Dementia is the greatest shame of modern medicine; not because there have been no significant advances in treatment, but because—from restraints, to locked units, to antipsychotics, to ECT—we have lost our recognition of the humanity of those living with the diagnosis.
I think it’s time to challenge a bit of the language being used to advocate for people living with dementia. The negative effects of stigmatizing language are huge, and our language choices are often the places where such stigma starts or ends.
Music and Memory is a great tool for engagement for people living with dementia (and everyone), within the context of a deeper transformational approach to support and care. It is not a magic bullet, and we need to stop expecting to find a magic bullet. There is no substitute for relationships, meaningful engagement in all aspects of life, and shifting our systems to support different ways of living and caring.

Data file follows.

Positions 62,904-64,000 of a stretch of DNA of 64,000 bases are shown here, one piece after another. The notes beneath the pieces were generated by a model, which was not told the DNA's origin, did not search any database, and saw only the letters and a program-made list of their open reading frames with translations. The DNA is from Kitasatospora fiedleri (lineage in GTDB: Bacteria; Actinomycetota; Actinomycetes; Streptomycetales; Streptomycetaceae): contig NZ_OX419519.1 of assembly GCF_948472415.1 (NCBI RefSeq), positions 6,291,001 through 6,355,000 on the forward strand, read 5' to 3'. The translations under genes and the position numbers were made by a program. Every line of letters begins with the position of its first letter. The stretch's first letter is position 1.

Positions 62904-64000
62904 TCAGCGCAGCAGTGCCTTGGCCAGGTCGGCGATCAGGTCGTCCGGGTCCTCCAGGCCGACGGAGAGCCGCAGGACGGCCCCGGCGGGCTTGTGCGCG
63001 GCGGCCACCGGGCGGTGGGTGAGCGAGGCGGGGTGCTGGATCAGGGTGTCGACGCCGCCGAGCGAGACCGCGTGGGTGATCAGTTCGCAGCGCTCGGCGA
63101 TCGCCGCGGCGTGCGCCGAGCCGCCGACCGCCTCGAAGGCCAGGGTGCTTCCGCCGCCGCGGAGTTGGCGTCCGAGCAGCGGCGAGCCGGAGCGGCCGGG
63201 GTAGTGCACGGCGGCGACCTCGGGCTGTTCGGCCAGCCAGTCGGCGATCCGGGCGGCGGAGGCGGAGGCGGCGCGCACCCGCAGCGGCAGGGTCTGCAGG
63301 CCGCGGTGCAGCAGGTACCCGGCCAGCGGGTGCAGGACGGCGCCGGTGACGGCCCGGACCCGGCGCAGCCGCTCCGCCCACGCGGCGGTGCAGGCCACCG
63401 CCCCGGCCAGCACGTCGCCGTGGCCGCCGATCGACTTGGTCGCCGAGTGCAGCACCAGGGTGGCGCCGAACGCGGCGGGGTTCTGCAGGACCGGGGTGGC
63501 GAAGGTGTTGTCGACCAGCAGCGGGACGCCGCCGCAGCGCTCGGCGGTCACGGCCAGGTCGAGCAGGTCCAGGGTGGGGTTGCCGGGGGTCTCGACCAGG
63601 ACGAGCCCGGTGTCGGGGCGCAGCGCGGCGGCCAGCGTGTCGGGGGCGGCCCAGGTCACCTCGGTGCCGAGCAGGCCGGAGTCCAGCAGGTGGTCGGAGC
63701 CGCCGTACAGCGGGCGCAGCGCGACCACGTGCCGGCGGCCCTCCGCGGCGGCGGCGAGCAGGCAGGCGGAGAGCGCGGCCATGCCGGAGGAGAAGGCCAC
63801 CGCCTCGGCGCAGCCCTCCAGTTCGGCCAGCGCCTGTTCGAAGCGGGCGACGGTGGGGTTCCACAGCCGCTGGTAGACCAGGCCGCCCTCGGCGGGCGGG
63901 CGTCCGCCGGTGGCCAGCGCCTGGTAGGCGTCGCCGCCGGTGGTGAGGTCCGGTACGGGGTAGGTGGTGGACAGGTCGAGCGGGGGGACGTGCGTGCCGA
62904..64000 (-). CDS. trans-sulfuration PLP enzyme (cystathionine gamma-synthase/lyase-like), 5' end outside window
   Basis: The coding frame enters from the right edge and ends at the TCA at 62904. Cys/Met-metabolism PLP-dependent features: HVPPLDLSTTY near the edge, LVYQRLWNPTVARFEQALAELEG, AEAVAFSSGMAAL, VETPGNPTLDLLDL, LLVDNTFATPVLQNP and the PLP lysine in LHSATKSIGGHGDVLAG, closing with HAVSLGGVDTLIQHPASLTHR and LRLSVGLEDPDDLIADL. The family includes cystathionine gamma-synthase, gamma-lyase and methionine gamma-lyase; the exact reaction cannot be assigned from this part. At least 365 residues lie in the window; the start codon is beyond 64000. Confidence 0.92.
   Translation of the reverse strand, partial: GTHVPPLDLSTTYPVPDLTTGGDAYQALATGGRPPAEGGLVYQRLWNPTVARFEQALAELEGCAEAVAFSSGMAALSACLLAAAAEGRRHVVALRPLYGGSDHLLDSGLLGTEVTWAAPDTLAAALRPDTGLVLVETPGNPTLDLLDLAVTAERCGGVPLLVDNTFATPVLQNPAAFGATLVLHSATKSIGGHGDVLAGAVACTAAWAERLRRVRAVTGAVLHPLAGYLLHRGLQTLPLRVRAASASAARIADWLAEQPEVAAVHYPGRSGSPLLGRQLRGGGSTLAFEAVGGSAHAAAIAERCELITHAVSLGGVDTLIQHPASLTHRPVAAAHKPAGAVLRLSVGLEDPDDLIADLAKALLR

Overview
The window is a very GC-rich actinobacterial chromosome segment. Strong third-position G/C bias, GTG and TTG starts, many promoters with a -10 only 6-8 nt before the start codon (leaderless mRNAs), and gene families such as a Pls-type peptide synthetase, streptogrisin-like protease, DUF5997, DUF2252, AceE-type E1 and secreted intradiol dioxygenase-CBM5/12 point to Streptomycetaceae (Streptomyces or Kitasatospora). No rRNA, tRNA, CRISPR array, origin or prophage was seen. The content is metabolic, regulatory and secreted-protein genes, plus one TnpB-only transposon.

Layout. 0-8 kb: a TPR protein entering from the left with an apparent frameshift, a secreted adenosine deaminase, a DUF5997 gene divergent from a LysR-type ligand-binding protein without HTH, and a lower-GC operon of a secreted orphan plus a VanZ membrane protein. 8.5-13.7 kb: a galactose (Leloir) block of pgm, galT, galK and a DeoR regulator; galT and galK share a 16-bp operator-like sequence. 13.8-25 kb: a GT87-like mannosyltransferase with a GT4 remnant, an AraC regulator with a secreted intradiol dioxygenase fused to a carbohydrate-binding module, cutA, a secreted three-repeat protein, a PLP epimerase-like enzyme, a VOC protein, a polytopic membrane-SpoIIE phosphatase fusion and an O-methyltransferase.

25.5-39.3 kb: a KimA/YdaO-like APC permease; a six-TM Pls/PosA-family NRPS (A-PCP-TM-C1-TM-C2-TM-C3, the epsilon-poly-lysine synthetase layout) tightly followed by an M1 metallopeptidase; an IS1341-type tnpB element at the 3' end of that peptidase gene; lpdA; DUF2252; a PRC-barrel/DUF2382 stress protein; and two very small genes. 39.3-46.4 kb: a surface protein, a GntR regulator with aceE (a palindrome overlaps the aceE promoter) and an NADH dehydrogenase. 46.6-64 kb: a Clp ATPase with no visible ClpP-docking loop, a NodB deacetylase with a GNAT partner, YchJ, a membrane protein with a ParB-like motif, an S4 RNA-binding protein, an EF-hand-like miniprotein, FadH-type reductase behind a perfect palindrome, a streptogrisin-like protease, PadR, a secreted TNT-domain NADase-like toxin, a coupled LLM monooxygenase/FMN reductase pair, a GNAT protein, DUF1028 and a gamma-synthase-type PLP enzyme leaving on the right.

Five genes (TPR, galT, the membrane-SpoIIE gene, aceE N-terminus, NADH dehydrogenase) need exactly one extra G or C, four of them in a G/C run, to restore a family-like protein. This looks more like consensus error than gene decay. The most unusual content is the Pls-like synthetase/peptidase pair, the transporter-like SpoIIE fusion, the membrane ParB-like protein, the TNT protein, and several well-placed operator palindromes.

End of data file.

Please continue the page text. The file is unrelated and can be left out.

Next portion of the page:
Reducing anti-psychotic use in nursing homes not only requires education to hands-on team members about the well-being approach and how to operationalize it; it also requires a strong commitment from the formal leaders of the home, particularly the Administrator, Director of Nursing, Medical Director, and Consultant Pharmacist.
In my evolving understanding of how best to support people living with dementia, I came to realize several years ago that it was never really about antipsychotic drugs—it was about well-being. And more recently, I have come to realize that it wasn’t really about well-being either—it’s about humanity and human rights.
When a person faces a diagnosis of dementia, she and her loved ones are thrown into these two most complex worlds like never before. Our predominant view of dementia puts those caring people in a system that is stacked against them
Proponents of transforming elder care focus on the words we use, and often suggest new language choices for much of our terminology.
There are two common operational practices that make it difficult for organizations to visualize a pathway to unlocking doors (and many other activities as well): all-or-none thinking and surplus safety. I explore each of these in the conclusion to my series “Hidden Restraints.”